JACKSONVILLE, Fla. — He might have just lost his job to Cody Kessler — a quarterback on Cleveland’s 0-16 team — but that doesn’t mean Blake Bortles’ career with the Jacksonville Jaguars is definitely over.
In fact, don’t be surprised if Bortles is still on the roster when the Jaguars begin training camp in 2019.
It’s all financial. The three-year, $54 million extension Bortles signed in February includes a $1 million roster bonus payable on the fifth day of the 2019 league year and guarantees $6.5 million of his 2019 salary.
In addition, the Jaguars would have to count $16.5 million in dead money against the salary cap if they cut Bortles before the 2019 league year begins, though that figure drops to $11.5 million after June 1. He has a salary-cap number of $21 million if he remains on the roster, so Jaguars management has to decide which is the lesser evil: Paying him to stay or paying $5 million less for him to not be on the roster.
That the Jaguars are in this situation with Bortles’ contract isn’t unusual. The team structures the majority of its free-agent contracts and extensions so that the bulk of the guaranteed money and dead money falls in the first two years of the deal. It keeps them from getting stuck paying an under-performing player way more than he’s worth.
Yet that’s where they are with Bortles because executive VP of football operations Tom Coughlin agreed to sign Bortles to an extension instead of pursuing Kirk Cousins or any other free-agent quarterback last year, and he opted to draft running back Leonard Fournette instead of a quarterback in the 2017 draft. That might go down as one of his biggest personnel blunders in his two tenures with the Jaguars.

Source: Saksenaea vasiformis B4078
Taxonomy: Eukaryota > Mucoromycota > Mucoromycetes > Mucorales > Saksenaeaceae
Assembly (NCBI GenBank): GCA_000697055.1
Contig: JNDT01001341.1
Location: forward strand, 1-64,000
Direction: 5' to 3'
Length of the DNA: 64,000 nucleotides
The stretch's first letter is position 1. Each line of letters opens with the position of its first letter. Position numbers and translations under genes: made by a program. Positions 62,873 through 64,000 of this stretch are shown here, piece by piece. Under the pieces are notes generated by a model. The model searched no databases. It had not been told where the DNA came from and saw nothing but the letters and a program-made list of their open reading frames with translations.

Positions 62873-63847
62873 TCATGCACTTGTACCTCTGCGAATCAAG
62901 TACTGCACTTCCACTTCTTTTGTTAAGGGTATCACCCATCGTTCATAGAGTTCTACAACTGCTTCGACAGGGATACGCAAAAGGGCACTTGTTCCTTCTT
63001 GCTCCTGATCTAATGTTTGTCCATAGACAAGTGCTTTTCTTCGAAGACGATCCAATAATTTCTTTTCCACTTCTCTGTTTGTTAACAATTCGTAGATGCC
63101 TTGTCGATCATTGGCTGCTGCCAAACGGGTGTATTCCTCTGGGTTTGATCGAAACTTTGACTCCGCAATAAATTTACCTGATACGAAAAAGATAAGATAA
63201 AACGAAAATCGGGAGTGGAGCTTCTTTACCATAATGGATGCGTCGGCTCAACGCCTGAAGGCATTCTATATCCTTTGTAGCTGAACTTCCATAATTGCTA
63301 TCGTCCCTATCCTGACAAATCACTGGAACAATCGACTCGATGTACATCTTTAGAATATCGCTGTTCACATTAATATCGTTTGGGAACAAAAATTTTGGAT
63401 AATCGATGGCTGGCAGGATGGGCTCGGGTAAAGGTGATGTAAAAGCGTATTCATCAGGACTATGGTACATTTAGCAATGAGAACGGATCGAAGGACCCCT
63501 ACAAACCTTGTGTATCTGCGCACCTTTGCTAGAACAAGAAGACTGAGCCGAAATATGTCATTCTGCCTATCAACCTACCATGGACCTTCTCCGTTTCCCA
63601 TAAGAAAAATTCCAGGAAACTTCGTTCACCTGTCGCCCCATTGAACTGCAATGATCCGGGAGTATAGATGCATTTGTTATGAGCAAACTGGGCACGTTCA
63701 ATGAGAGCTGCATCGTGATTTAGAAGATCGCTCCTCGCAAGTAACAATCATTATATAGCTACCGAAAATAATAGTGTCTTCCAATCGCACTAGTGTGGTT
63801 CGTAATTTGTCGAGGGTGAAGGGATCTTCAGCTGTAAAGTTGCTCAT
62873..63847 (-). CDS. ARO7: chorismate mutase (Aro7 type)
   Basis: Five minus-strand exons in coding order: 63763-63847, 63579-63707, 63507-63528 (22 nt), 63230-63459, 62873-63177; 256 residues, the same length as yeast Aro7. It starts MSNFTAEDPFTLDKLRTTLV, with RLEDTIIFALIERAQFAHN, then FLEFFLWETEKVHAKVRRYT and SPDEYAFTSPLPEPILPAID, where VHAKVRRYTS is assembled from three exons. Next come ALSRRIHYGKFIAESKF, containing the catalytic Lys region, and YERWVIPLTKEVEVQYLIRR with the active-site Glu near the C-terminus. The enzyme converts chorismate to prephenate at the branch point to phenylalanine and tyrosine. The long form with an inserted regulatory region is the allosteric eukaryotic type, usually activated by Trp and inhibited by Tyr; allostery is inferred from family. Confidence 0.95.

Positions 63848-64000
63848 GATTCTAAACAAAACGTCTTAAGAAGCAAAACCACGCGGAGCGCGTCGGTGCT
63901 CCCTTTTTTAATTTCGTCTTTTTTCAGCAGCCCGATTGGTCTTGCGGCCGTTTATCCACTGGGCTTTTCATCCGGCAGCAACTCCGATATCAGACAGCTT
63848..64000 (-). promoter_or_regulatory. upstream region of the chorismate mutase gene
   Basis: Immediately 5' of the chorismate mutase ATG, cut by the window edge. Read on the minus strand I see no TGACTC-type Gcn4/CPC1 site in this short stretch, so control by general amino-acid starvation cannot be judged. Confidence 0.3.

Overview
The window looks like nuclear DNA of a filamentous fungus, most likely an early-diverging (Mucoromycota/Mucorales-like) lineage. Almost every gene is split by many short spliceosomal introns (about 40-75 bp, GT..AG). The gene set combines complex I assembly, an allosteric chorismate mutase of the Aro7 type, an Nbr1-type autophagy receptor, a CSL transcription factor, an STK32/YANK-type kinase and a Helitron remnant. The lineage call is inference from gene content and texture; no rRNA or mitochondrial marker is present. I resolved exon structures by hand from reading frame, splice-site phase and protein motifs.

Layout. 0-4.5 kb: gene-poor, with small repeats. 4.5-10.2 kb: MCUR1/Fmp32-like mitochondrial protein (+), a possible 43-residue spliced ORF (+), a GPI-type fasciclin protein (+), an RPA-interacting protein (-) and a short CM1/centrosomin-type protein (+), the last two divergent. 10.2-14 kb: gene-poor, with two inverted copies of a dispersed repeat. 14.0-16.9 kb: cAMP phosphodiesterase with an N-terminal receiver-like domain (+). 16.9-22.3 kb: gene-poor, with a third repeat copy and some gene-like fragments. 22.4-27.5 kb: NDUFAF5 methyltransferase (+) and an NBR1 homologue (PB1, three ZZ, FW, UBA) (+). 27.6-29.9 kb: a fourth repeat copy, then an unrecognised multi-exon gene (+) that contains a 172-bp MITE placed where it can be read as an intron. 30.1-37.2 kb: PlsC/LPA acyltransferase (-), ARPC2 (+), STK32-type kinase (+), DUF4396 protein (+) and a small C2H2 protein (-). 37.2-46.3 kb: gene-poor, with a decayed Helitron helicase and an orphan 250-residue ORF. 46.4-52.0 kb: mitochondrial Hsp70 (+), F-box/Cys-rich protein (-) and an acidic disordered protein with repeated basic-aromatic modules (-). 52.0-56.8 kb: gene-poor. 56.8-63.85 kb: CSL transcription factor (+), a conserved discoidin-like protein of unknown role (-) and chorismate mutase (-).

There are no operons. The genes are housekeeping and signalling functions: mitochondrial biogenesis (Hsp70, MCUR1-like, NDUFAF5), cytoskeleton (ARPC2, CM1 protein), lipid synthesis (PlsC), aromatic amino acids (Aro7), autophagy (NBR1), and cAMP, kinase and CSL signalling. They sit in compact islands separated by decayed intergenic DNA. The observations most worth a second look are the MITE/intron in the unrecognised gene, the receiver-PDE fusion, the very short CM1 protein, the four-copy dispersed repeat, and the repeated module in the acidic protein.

The Jaguars likely can’t trade Bortles, either. What team would want to acquire a quarterback who has a big contract and the most turnovers (93) since the 2014 season began? Maybe the Jaguars can find a team willing to do what Cleveland did when Houston was trying to unload Brock Osweiler and his big salary in March. The Browns took on Osweiler’s $16 million guaranteed salary and two draft picks for a fourth-round pick so the Texans could save salary-cap space and $16 million in cash. The Browns cut Osweiler in September, and he’s now with Miami.
The New York Jets and Indianapolis Colts are projected to have more than $100 million in salary-cap space in 2019, but it’s hard to see the Colts doing the Jaguars a favor. Considering the Jaguars scored a late touchdown and went for two points with 25 seconds remaining in their 31-12 victory over the Jets in Week 4, the Jets aren’t likely to help, either.
As a result, Bortles could very well be on the roster next fall — but not likely as the starter. This year’s isn’t a great free-agent crop of quarterbacks — Tyrod Taylor, Teddy Bridgewater and Ryan Fitzpatrick appear to be the top three — but the Jaguars could opt for one as a bridge. Or they could take a QB in the first round of the draft, though this isn’t regarded as a very good quarterback class, especially if Oregon’s Justin Herbert opts to return to school.
The Jaguars could keep Bortles as a high-priced backup and cut him after the 2019 season, when he would cost the team only $5 million in dead money.
The Jaguars went all-in on the hope that Bortles would build on the best season of his career when they gave him that extension in February. That looks like a mistake for which they’ll be paying another year.